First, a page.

I want to echo here what I said in https://news.ycombinator.com/item?id=12501271 "If there are features that people think that should belong in the open source edition we're all ears. We've done so before https://news.ycombinator.com/item?id=10931347 A feature comparison between CE and EE can be found on about.gitlab.com/features/#compare "

Regarding the examples please help me understand:

1. Can you rebase in the GitHub interface?

2. Does GitHub have an option to fast forward merges?

3. Please let me know if this is a feature people want open sourced. EDIT turns out that this is part of the open source edition already https://gitlab.com/gitlab-org/gitlab-ce/blob/master/app/cont... I created https://gitlab.com/gitlab-org/gitlab-ce/issues/22185 to update the docs

4. We have a commit status API in GitLab CE https://docs.gitlab.com/ce/api/commits.html#commit-status and works with the open source https://github.com/jenkinsci/gitlab-plugin We do have additional integration in EE https://docs.gitlab.com/ee/integration/jenkins.html

BTW you might be happy to learn that what you mention as an example of typical "enterprise-y" feature is available in GitLab CE https://docs.gitlab.com/ce/integration/saml.html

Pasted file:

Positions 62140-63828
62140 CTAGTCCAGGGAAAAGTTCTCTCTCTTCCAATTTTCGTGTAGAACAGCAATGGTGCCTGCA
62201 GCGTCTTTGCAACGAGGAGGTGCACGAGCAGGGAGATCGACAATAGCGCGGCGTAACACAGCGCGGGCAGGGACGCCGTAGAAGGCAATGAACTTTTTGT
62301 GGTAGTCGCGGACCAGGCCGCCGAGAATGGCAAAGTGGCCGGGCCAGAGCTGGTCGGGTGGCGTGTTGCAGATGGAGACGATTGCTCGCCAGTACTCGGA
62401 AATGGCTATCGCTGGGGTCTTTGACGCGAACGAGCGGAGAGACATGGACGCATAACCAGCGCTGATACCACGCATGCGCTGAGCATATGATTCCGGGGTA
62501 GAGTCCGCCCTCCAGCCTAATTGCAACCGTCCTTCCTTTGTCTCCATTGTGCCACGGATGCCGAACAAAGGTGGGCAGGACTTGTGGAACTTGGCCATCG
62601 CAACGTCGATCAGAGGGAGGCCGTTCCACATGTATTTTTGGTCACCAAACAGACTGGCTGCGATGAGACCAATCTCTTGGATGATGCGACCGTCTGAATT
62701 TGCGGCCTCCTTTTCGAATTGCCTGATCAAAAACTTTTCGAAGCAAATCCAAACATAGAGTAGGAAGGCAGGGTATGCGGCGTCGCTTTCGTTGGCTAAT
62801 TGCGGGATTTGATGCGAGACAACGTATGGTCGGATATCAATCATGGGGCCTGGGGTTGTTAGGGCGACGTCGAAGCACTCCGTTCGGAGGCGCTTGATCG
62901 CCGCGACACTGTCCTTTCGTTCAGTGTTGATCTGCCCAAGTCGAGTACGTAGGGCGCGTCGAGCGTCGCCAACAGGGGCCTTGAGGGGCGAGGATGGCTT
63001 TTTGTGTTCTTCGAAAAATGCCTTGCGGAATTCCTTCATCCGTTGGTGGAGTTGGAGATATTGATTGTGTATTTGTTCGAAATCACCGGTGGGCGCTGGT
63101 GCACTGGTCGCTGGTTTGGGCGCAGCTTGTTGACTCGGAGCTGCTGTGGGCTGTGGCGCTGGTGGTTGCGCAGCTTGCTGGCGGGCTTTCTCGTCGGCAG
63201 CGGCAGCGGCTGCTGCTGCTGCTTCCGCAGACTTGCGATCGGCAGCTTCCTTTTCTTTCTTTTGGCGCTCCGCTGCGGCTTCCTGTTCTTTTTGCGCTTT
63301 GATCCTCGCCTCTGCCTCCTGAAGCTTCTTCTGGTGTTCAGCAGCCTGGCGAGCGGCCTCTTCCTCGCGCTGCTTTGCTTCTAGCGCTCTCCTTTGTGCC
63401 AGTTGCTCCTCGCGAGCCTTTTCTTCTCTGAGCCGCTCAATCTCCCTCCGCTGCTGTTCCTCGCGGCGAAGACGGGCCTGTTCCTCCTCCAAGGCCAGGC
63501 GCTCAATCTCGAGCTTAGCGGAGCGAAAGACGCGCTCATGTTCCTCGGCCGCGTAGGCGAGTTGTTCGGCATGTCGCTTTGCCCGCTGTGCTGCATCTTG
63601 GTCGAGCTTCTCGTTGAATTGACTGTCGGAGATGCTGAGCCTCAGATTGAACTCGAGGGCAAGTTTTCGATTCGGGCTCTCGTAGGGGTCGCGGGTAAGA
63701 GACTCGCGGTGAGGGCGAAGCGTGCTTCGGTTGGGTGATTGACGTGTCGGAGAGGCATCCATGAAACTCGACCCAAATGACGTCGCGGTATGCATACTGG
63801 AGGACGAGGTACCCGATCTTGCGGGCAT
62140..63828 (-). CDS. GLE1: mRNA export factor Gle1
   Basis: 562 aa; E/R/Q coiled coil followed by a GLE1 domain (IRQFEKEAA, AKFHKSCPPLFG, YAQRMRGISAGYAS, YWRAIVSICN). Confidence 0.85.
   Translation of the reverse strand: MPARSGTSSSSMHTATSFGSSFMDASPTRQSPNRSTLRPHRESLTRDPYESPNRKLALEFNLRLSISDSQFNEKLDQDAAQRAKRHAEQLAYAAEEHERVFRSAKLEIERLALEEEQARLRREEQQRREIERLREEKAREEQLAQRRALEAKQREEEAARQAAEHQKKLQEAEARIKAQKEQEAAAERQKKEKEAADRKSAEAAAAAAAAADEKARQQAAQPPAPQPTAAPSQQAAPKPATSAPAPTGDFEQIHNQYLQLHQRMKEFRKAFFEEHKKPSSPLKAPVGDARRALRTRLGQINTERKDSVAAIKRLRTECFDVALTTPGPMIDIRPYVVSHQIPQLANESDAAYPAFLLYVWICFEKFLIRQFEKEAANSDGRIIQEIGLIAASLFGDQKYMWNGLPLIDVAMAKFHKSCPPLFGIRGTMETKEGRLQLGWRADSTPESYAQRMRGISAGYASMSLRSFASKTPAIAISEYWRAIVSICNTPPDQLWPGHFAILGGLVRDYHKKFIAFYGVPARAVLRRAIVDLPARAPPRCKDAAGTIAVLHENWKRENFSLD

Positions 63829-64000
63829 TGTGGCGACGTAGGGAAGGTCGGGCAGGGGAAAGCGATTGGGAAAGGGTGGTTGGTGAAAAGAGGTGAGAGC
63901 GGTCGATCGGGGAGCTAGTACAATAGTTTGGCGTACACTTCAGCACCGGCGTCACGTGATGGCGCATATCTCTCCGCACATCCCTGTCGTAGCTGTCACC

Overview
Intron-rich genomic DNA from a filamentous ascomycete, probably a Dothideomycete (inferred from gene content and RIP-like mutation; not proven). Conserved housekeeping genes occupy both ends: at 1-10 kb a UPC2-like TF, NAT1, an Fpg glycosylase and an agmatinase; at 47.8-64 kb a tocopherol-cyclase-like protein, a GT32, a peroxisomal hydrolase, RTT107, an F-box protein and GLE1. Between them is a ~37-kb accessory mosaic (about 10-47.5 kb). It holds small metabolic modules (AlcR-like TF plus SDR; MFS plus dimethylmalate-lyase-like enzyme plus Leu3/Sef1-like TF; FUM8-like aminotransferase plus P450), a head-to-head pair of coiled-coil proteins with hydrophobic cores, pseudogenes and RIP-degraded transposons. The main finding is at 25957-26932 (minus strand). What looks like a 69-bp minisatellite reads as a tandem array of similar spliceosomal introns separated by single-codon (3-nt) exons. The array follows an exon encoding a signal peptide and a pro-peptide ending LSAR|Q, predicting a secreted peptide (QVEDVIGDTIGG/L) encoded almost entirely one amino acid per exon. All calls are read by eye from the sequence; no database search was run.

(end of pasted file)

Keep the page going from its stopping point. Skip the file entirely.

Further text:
So, when reading the features page, I was considering 1 and 2 in terms of a feature that I use at GitHub religiously: squashed pull requests (that are automatically fast-forwarded) [1].

If I'm reading this correctly, this exists in GitLab as an enterprise feature, so I think my earlier comment isn't too far off. There also appears to be some community feedback suggesting this should be a CE feature [2].

[1] https://help.github.com/articles/about-pull-request-merges/ [2] https://gitlab.com/gitlab-org/gitlab-ce/issues/4106


> 1. Can you rebase in the GitHub interface?

> 2. Does GitHub have an option to fast forward merges?

So is Gitlab's aim to just play catchup to Github?


We already have these features, we just opted to make them EE/.com only since we think they are more relevant for organizations that have more than 100 potential users.

We have a broader scope than GitHub, see our announcement broadcasted on Tuesday for more information and a demo https://about.gitlab.com/2016/09/14/gitlab-live-event-recap/


are you joking? it's the other way around. github is only just now playing catch up to gitlab


GitLab has had a larger feature set than GitHub for a long time now.

Github compromises by having a nice ecosystem of tools which you can plug in, but having it built in is always nice since the integration is tighter.


Use fast-forward merges when possible

GitHub (annoyingly) can't do fast-forward merges from non-squashed PRs either.

Display merge request status for builds on Jenkins CI